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Resisting the urge to return

Prior to ordering the Eero Pro 6 3-Pack, I was using a Edgerouter X + TP-Link AC3150 router in AP Mode which was pretty rock solid. I had heard good things about Eero and saw that they utilized SQM, so the new version seemed like a good move especially since I wanted to simplify things.
I will say, getting everything initially setup was very easy, but after that it's gone downhill from there.
 
I've submitted around 3 support requests regarding bugs and issues thus far. I'm on Android so maybe that app has more issues, but I've run into problems where selecting things does nothing. I had created another post here.
 
I was able to eventually get the prefix to take, but then have run into additional issues.
 
IPV6 seems to randomly work and sometimes needs to be toggled. Sometimes devices get a ipv6 address and can pass the online ipv6 tests and other times they dont. I haven't figured out any pattern, but I did find these previous posts that don't bode well considering how old they are.
 
I'm using Xfinity and SB8200 just upgraded my plan to 1000/40.
 
After upgrading my speeds on the Gateway eero show correctly, but wireless devices that are on 5GHZ and capable seem to cap out around 150-300Mbps. It seems I'm not alone as others are experiencing similar issues. This is very disappointing since I literally just upgraded my modem and speeds.
 
Using WifiMan it seems like channels need to work themselves out because Channel 1 is super crowded as well as the 5Ghz channels. I used 11 before... The lack of being able to set this is frustrating since it can be days before the Eero figures it out it seems...
 
Once setting my ip-prefix it breaks my ability to check the modem signal levels. I found multiple other Reddit posts so this also worries me this is a bug that will never be fixed.
 
Setting to automatic allows it to resolve and sometimes it will work when I change to custom prefix only for a few minutes then it stops.
 
Prefix: (trying to match my old router)
  • 192.168.0.0 - Subnet IP
  • 255.255.255.0 - Subnet Mask
  • 192.168.0.100 - Starting IP
  • 192.168.0.254 - Ending IP
 
I've also had issues where trying to set DHCP Reservations, the "save" option disappears unless you rename the device. Frustrating if you are satisfied with the name that's there already. I submitted this to support as well.
 
TL:DR: Really considering returning these and going back to my old setup, or trying a different brand, but resisting the urge due to the Eero learning. I'm going to give it a week or so, but if things don't improve, they are going back as this wasn't worth the $500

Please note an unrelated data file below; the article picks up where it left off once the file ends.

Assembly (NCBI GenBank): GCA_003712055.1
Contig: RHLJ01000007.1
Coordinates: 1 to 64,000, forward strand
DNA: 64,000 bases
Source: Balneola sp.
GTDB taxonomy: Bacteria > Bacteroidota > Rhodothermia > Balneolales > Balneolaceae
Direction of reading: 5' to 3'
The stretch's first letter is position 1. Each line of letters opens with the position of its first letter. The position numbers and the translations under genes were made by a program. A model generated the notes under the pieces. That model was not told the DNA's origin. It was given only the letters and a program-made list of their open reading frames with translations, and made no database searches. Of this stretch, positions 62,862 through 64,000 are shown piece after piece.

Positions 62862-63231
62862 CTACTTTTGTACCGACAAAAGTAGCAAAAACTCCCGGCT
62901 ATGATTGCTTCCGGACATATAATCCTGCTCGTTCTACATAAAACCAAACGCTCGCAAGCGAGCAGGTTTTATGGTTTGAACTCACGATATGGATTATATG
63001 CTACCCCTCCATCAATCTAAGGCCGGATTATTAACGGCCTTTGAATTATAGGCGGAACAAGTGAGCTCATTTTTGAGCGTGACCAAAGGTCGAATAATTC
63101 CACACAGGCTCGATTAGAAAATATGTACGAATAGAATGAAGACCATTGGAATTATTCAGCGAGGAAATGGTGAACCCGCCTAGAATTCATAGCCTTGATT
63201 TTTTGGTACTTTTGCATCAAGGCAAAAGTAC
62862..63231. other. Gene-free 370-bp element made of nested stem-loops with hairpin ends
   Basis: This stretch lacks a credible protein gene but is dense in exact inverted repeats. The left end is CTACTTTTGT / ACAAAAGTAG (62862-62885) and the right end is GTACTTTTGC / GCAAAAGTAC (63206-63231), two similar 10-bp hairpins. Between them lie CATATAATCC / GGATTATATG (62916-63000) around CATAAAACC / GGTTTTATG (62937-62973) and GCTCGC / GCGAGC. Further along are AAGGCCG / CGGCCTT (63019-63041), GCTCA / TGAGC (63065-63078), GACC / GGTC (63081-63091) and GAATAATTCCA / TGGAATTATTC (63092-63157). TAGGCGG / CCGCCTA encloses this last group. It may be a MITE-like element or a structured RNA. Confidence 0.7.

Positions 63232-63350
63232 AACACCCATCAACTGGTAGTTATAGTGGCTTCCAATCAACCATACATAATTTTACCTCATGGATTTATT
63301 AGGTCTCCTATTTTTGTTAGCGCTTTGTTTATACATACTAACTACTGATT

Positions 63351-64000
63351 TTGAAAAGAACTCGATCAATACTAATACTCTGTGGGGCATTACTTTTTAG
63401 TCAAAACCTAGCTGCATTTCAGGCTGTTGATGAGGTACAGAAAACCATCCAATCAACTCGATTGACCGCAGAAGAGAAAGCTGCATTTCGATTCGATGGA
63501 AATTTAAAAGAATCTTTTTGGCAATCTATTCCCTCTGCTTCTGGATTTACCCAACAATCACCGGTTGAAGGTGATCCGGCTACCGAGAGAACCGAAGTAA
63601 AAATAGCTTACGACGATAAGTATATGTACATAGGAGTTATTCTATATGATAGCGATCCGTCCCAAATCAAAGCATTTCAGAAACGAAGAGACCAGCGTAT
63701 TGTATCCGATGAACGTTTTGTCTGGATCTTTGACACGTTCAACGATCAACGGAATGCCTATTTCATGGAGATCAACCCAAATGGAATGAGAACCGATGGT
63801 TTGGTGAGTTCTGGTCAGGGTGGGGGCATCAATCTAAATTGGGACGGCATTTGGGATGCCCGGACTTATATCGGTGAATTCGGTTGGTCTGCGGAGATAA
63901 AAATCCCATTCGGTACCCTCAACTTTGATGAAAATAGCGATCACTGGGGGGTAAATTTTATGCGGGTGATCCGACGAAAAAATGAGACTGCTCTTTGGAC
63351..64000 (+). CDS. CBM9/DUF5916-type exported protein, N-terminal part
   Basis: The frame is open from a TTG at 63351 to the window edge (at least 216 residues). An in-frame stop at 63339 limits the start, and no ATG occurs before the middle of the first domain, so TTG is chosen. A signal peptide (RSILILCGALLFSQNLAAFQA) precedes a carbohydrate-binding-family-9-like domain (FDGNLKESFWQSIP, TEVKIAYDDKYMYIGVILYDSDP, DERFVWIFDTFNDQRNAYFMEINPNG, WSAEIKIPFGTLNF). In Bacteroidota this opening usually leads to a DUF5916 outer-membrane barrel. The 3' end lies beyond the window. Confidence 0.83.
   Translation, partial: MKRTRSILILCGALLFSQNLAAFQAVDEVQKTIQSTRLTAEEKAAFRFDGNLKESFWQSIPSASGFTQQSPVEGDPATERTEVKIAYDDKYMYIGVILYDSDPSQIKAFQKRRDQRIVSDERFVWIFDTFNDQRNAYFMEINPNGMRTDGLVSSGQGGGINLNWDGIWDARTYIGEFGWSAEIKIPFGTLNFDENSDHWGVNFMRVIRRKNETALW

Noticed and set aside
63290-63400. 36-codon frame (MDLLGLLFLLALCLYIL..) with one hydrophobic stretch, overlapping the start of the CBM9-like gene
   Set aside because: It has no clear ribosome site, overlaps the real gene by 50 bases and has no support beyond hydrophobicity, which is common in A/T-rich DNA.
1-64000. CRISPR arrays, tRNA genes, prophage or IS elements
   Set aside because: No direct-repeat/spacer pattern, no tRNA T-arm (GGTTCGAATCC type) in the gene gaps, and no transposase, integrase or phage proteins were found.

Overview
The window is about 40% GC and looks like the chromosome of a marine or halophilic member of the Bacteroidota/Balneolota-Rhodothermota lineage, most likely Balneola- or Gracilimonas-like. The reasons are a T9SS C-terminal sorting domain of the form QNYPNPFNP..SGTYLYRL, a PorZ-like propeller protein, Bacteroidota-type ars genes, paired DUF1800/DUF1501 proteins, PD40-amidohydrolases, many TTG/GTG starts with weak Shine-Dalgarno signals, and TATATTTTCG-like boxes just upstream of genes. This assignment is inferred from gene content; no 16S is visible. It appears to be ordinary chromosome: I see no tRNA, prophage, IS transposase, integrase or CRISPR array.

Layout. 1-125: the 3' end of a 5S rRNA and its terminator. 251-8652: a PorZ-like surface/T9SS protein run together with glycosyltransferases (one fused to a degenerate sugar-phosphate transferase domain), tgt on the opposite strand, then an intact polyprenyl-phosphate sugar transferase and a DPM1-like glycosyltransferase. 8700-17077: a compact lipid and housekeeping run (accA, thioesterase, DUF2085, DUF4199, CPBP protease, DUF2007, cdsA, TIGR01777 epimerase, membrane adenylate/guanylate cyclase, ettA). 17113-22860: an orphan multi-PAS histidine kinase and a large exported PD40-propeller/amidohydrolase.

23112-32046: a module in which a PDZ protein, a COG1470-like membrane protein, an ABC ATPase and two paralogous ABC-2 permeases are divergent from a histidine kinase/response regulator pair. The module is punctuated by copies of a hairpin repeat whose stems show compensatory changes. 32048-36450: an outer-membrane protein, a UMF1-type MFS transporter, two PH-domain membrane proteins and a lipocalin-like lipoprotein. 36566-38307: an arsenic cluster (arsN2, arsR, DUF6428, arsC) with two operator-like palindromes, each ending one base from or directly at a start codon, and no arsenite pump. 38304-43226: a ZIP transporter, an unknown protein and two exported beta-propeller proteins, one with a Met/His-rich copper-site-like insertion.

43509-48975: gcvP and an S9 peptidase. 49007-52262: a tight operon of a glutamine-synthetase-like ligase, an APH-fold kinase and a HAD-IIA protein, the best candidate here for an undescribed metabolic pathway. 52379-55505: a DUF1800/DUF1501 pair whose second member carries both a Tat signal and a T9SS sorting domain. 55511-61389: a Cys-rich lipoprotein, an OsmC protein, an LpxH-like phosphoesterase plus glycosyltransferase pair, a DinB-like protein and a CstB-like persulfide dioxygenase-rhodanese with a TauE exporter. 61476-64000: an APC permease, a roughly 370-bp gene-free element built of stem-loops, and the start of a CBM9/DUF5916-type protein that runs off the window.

Issues I've experienced:
  • App issues - unable to set ip prefix
  • ipv6 randomly working
  • Unable to access modem signal page with prefix set(192.168.100.1)
  • Slow speeds over Wifi (200-300Mbps/40) despite Eero speed test showing (1Gbps/.04Gbps) tested with multiple devices on 5ghz
  • DHCP Reservation bug in app (have to edit name)
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submitted by motherfo to eero

Solved!!! - Unusable Google Wifi - packet loss over ethernet - Sonos interaction was root cause

TL;DR - My Sonos devices were causing a spanning tree storm and knocking my network offline for two to thiry seconds a few times an hour. Removing the Sonos devices from the network fixed everything. I still need to update when I get things working with the Sonos again which I'll do today or tomorrow.
I have been experiencing sustained periods of packet loss from all the devices on my network for some time now. It got worse over the summer and I finally had some time to debug over the past few weeks. I got so much help from the prior posts here and I thought I would share my voyage and the successful conclusion.
My network setup is relatively simple:
Modem in bridge mode -> primary google puck -> unmanaged switch 1 -> unmanaged switch 2 -> 4 to 5 child wired google pucks
As you can see above all of my pucks are wired into the primary via two unmanaged switches. I have the first switch there so I can simplify my network for testin purposes and connect only my laptop into the first switch and disconnect everything downstream (including the child pucks).
The symptom was that my 2019 Macbook Pro would show as connected to the wifi, have a very strong signal (-35 to -40dBM) and have no internet connectivity. I immediately assumed that there was some interference so I added more pucks and move the primary into my office (about 6 feet from my computer). I did a variety of other crazy, invasive, annoying things like disconnecting our DECT phone system, making a tinfoil hat for a nearby puck, etc. That all improved my signal to near perfect but did not have any impact on the issue.
I wrote two scripts to diagnose the problem: 1. a script that would constantly ping the Google Wifi gateway (192.168.86.1 in my case) and timestamp the results 2. a script that would use the aiport utility I found in other posts here and log and timestamp those results. That would give me the signal and noise for my wifi and help rule out whether or not the issue was interference
// TODO #1 open source these scripts at some point
I started running both scripts on my wife's 2012 Macbook Air several rooms away as well as my computer. After less than an hour I was able to observe the issue - both computers dropped 100% of the packets to the gateway. Remember, this isn't even leaving my network so, barring some terrible config issue, this isn't related to the ISP.
While the issue occurred on both computers at the same time the signal stayed strong and the noise didn't jump. I became pretty sure that, surprisingly, this wasn't a wifi issue at all.
Next I installed a USB-C to ethernet dongle on my macbook pro and disabled the wifi. Wait an hour and same issue - 100% packet loss for 35 seconds. Ok, now things are interesting. I am connected to the puck via only an unmanaged switch in between and I can't ping the gateway!!!
I have been speaking to Google Wifi support this whole time on and off via chat and email. They are completely useless and are clearly reading a script. I tell them I have packet loss to the primary puck on my network and they tell me to change my DNS. The suggestions they gave were offensive to anyone who has the slightest clue what is going on. Nonetheless I restored my whole network to factory settings and the issue persisted. I have a bunch of servers, cameras, smarthome things, etc. running on my network with static IPs, port forwarding, etc. so the factory restore is pretty troublesome for me.
After demonstrating the simple test where I couldn't ping the gateway via ethernet I ditched the useless support and turned to this community on Reddit. I saw so many helpful posts.